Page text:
TUC and rail unions lobby on the Rail Bill

27 July 2005

As MPs prepare to debate the government"s Rail Bill today (Monday 6 December), the TUC and rail unions Aslef, RMT and TSSA have outlined the changes they will be seeking to the legislation.


"The government"s commitment to railway investment is to be welcomed, as is its intention to streamline the industry, take control of costs and involve the Welsh Assembly, Scottish parliament and Transport for London," says TUC Deputy General Secretary Frances O"Grady.


"We believe that the changes we are seeking would make all the government"s aims easier to achieve and bring us closer to ending once and for all the fragmented nightmare of privatisation."


The TUC and the rail unions will be campaigning for amendments to the Bill that would:


  • establish a commitment to the aim of re-nationalisation to create an integrated, publicly owned and publicly accountable railway.


  • maintain public ownership of South Eastern Trains, the franchise that has already been back in the public sector for more than a year.


  • give the Sectary of State powers to take franchises back into public ownership when they expire or when it is clear that the service could be provided more economically and efficiently than under a franchise agreement


  • halt the transfer of the HSE"s rail-safety functions to the Office of Rail Regulation - removing the threat to subordinate safety to commercial considerations identified by Lord Cullen after the Ladbroke Grove rail crash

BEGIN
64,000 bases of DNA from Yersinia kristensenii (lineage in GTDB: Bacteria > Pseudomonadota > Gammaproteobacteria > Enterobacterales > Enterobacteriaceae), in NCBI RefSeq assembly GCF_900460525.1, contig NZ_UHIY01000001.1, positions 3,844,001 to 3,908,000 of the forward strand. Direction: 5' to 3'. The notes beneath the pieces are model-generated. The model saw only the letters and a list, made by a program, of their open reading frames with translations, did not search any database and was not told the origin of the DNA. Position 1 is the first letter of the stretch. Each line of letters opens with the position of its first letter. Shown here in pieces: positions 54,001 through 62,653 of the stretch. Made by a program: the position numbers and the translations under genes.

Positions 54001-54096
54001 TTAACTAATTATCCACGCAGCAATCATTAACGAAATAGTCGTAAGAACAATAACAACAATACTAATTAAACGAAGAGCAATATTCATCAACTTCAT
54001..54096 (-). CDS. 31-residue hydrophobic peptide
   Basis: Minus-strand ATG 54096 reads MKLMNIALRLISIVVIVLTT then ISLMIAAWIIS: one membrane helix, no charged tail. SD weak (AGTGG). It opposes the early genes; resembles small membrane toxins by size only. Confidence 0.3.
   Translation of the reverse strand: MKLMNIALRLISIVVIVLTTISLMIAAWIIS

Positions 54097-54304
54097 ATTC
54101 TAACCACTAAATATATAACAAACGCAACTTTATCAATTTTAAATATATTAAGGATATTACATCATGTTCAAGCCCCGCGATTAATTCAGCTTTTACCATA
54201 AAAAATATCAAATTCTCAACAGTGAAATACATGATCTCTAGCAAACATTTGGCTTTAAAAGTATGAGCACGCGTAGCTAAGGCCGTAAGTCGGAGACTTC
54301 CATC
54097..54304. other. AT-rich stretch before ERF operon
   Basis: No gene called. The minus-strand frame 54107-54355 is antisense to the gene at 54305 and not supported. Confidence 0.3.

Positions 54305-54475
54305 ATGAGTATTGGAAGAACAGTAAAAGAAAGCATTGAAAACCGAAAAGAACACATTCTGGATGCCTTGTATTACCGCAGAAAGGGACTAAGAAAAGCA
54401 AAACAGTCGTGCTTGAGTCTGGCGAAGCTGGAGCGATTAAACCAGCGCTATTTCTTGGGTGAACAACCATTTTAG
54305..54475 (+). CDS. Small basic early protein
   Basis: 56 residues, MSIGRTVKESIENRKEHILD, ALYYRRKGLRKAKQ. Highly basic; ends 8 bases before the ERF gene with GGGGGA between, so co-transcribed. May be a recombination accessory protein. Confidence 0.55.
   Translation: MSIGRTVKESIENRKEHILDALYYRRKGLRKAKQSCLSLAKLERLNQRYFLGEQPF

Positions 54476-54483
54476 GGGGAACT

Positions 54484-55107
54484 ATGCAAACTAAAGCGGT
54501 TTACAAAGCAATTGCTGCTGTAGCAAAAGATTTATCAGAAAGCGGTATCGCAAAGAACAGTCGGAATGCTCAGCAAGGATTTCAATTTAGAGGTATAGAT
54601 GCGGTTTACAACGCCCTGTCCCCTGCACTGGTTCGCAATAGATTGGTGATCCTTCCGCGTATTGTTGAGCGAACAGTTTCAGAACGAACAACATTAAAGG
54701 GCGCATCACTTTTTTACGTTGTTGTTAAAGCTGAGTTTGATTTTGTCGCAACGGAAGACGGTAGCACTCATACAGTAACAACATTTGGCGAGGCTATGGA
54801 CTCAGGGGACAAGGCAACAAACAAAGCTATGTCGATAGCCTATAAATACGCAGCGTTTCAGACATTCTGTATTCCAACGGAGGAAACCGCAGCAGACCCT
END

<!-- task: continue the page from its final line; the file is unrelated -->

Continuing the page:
• establish an industry-wide forum of all rail stakeholders, including unions, passenger groups, employers, government and local authorities


  • improve industrial relations in the industry by removing the power to indemnify or waive penalty payments from train-operating companies involved in industrial disputes - a power that effectively uses public money to prolong disputes by removing any incentive from employers to settle them


  • require all rail industry employers to provide mutually recognised concessionary travel facilities for all rail workers, ending the two-tier workforce created when the industry was privatised


  • remove incentives for funding authorities to replace rail services with buses and remove provisions that would make it easier for funding authorities to close railway lines altogether


  • protect the democratic powers and input of the metropolitan Passenger Transport Executives


  • ensure that the Strategic Rail Authority"s statutory duty to promote the railways and implement a rail-development and growth plan is maintained when the SRA"s functions are transferred to the Transport Department.



ASLEF acting general secretary Keith Norman said "It is time to turn back the tide of privatisation and profiteering.


We need a renewed culture of safety and public service with the railways the centrepiece of a new strategy of affordable, safe and reliable mass travel."

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